London (AFP) - Britain expects an imperfect deal to be reached at an upcoming climate summit in Paris aimed at curtailing global warming, an official said on Tuesday.
"There is clear political momentum behind an agreement," David King, the British foreign minister's special representative for climate change, said at a news conference in London.
"We're very unlikely to see a breakdown in the negotiations... While we are likely to get a deal, it is not going to be a perfect deal."
King welcomed voluntary commitments to curb climate change submitted by 163 countries, which represent those responsible for over 90 percent of global carbon dioxide emissions.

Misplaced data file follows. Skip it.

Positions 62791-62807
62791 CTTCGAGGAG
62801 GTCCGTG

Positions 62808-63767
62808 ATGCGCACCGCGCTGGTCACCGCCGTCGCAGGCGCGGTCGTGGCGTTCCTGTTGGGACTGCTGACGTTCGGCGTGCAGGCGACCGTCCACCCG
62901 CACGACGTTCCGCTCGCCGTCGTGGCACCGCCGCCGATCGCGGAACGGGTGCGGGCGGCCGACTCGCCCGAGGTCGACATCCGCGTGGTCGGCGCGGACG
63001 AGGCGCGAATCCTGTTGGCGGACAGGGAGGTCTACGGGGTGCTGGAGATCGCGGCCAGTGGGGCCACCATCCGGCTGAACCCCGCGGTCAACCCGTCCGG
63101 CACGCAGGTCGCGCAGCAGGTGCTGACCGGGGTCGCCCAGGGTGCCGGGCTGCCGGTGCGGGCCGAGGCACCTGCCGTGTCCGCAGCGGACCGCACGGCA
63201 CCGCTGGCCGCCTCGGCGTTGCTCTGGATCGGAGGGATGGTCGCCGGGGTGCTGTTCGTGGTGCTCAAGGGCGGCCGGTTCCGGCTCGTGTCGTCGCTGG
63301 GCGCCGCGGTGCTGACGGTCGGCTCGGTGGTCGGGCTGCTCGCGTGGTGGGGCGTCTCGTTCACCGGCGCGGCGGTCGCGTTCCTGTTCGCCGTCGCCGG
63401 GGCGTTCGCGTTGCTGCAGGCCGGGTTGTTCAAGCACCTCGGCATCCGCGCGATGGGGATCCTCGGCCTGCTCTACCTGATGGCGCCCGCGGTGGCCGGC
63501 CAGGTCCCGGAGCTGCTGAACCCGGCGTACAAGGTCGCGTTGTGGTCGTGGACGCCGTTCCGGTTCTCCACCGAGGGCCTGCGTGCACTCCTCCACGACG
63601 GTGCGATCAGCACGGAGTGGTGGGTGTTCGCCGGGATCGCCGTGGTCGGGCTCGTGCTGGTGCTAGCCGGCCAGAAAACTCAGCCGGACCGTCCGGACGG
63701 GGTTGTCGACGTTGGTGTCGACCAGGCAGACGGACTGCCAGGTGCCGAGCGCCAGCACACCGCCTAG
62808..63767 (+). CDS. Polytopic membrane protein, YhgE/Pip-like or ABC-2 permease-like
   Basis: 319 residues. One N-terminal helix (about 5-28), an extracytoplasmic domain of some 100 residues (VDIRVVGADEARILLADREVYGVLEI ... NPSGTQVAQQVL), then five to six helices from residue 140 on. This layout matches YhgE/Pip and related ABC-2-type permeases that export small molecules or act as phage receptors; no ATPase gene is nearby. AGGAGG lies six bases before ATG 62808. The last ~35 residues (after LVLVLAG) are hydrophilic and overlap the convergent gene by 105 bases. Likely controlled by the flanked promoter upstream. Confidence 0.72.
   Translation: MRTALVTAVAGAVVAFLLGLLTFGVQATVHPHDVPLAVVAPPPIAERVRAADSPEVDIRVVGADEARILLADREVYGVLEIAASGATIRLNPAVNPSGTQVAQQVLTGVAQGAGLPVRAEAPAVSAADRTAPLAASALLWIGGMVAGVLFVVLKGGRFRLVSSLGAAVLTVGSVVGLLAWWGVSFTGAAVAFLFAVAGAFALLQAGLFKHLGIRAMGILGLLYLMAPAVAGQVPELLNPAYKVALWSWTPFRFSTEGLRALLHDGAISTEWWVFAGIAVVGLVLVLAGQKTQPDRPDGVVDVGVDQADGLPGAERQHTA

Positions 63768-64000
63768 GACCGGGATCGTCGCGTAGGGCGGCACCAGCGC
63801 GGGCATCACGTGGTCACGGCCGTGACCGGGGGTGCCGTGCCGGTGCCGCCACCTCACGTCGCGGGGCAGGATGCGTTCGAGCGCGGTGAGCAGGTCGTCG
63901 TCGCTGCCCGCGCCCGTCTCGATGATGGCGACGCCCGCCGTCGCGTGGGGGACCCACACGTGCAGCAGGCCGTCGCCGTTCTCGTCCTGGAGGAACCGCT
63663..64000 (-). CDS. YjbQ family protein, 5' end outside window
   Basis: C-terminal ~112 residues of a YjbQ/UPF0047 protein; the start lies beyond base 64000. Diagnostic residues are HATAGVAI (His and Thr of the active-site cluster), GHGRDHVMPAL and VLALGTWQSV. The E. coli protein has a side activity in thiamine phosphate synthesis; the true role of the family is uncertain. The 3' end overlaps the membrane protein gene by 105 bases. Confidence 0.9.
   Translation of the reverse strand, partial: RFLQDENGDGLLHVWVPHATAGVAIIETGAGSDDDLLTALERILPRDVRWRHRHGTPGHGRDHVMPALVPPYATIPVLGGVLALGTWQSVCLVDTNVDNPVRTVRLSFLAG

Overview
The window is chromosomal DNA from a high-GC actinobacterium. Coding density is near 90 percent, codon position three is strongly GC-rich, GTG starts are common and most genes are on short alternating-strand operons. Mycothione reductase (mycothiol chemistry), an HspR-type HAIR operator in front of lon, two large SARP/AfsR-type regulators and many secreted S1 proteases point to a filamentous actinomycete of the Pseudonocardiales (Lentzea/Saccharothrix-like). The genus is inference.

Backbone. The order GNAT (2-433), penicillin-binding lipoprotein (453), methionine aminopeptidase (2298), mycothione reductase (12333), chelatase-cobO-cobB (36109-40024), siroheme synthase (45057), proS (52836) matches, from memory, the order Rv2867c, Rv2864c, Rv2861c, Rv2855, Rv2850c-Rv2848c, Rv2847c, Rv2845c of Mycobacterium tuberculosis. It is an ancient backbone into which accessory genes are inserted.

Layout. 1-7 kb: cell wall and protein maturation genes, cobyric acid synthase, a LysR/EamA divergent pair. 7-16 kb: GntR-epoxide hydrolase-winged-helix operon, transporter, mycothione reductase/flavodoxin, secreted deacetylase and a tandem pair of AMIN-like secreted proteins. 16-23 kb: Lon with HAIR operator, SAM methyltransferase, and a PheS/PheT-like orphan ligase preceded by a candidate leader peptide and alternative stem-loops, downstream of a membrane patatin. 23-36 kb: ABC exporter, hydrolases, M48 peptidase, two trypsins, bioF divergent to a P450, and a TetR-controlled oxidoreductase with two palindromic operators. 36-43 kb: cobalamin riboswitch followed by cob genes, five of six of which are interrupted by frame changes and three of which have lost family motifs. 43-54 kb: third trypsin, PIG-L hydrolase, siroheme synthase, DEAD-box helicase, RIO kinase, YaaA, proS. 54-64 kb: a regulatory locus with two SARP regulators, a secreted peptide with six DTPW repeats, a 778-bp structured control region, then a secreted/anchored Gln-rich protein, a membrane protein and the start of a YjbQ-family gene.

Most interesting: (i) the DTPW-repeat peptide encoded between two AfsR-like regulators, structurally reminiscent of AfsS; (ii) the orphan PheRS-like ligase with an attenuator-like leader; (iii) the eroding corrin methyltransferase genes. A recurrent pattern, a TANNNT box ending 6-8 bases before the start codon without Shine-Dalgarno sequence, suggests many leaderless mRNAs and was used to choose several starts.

"That in itself is a statement of intent around Paris, that we are likely to get a global agreement," he added.
Nevertheless any deal will have to be "reviewable" ideally every five years, King said. He added that Britain wanted a legally binding agreement to emerge from the summit.
The UN Conference of Parties (COP21) summit is to be held in Le Bourget, north of Paris, from November 30 to December 11, and is tasked with producing a deal committing all the world's nations to action starting in 2020.
About 160 countries have already filed voluntary carbon-curbing pledges to underpin the future pact, but scientists say the aggregate effect falls far short of what is necessary.